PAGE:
devynn emory, in collaboration with stevie may, Angie Pittman, and Jules Skloot
devynn emory in conversation with their patients, Nana, and Mark Aguhar
cinematography and editing
stevie may, Angie Pittman, Jules Skloot, devynn emory, and manny the mannequin
devynn emory and manny the mannequin
music composition and mixing
mannequin voice acting
Julia Bennett, Neil Greenberg, and Calvin Stalvig
mannequin audio production
manny care team
3 Angels at Home Depot
the music in this film is comprised of mixed compositions by HPrizm and a cover of “Dancing Queen” by Hannah Grace (original music by ABBA).
can anybody help me hold this body team:
devynn emory in collaboration with Reilly Horan
Jordan House, Soda Creek Furniture
Dave Hall, Hall’s Edge Inc.
gold leafing/props artist
deadbird and can anybody help me hold this body were commissioned and premiered at Danspace Project in 2021 and was a part of the Eureka Commissions Program by Onassis USA. can anybody help me hold this body was presented in New York City with community partner Prospect Park Alliance.
the project was created with residency support at YouAreNowhere (NYC), Chocolate Factory Theater (NYC), Snug Harbor Residency (NYC), and Subcircle (ME) with additional support by Foundation for Contemporary Arts.
special thanks to
Judy Hussie-Taylor, Benjamin Akio Kimitch, Okwui Okpokwasili, Seta Morton and the Kin and Care collective, Lydia Bell, Sophie Sotsky, Lily Cohen, Jodi Bender, Yolanda Royster, Sev Kaufman, Jasmine Haynes, Deborah Kirschner, Lawrence Timberlake, Marty Woess, Gary Flores, Vallejo Ganter, Niki Cousineau, Jorge Cousineau, Scotty McPheeters, Brian Rogers, Sheila Lewandowski, Blaze Ferrer, Madeline Best, Demetries Morrow, Melissa West, Shawna Salmon, Jenny Kelly, Peter Musante, Andrew Schneider, ayo ohs, Bran Fenner, Yanira Castro, Ryan Kelly, Morgan Bassichis, Fatima Adamu, New York Peace Institute, the Knowledge of Wounds family, Nurse Babin and Doctor Manda (Nana’s medical team), Dulce Izaguirre, Nayon Kim, Leslie Cuyjet, Fei Liu, IV Castellanos, Irit Reinheimer, Aretha Aoki, Tara Aisha Willis, Anna Gallagher-Ross, Ron Berry, Kristin Juarez, Kristy Edmunds, Erin Boberg, Roya Amirsoleymani, Kristan Kennedy, Mami Takahashi, Kevin Holden, Leslie Vigeant, Reuben Roqueni, Anthony Hudson, Carlee Smith, Aseel Rasheed, Shanna Mitchell, LJ Brubaker, Roin Morigeau, leeba emory, Angbeen Saleem, Amanda Mays, Brett Smith-Hams, Cayden Halligan, Angie Manes, the many people who offered food and mutual aid PPE during the COVID-19 times, and the many patients who offered their stories as teachers.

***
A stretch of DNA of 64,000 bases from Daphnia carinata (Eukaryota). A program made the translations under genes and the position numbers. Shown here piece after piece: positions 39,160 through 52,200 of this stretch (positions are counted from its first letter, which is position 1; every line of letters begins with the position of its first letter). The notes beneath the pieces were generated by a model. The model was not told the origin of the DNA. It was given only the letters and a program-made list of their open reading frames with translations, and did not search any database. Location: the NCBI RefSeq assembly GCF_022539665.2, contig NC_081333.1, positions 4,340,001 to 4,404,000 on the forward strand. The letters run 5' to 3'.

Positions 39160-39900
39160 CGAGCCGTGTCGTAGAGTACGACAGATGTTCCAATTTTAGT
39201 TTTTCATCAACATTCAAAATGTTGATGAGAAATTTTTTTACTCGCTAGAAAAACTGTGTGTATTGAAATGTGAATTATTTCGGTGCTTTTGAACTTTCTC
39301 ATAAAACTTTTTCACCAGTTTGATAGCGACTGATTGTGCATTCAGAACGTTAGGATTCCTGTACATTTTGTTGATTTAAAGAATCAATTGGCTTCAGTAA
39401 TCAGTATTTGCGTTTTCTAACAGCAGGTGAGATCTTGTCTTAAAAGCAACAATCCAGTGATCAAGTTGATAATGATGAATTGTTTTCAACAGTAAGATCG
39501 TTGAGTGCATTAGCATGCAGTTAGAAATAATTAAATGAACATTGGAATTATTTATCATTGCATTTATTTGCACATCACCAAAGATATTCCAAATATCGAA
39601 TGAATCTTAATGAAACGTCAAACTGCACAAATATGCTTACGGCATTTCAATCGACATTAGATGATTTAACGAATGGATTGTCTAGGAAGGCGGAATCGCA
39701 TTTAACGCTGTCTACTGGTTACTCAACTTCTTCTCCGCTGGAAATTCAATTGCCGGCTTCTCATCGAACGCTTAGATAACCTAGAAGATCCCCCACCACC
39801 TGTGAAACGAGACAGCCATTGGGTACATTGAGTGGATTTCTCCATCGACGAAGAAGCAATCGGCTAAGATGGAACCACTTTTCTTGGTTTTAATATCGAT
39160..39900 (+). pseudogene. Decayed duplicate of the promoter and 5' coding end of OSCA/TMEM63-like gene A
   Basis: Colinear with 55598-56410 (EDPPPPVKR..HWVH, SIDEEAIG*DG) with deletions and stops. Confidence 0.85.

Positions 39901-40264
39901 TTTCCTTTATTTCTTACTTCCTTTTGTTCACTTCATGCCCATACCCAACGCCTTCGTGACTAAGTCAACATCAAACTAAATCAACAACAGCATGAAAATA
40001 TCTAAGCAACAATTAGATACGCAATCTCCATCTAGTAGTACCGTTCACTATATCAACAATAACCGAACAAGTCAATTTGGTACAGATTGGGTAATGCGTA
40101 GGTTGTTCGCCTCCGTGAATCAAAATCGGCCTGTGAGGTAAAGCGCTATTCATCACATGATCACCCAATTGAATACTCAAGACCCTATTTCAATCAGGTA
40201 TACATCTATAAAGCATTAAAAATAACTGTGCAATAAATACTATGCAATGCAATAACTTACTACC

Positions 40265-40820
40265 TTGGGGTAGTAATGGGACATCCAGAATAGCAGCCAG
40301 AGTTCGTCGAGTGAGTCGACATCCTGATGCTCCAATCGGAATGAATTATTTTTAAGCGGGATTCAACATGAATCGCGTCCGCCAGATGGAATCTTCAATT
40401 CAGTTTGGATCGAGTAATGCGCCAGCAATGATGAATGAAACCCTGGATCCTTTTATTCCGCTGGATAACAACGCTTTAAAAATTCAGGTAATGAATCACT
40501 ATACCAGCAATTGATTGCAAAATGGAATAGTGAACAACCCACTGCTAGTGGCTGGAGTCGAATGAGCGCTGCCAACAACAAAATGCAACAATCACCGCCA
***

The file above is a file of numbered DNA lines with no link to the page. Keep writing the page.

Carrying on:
photo provided by the artist
devynn emory is a mixed Lenape/Blackfoot transgender choreographer, dance artist, bodyworker, ceremonial guide, and acute care and hospice nurse currently working as a COVID-19 nurse in NYC. emory's performance company devynnemory/beastproductions draws from their multiple in-between states of being, holding space for liminal bodies bridging multiple planes of transition. their formal dance training pulls on mathematical and mapped scores to support bodies decolonizing and bleeding human truths, opening peep holes and revelations for collective performers and audiences. they are currently working on a trilogy centering medical mannequins processing transitional mediumship. deadbird with it’s touring public altar can anyone help me hold this body will be first. Cindy Sessions and boiling-rain are to follow which are interactive storytelling projects with an elder mannequin holding a collection of grandmother wisdom. As a healer they have dual licenses in "western" and "eastern" bodywork and run a private practice sage-massage that offers end of life consultation, channeled counseling and hands on care modalities in conversation with thresholds. you can find their work at devynnemory.com.
photo by Izzy Zimmerman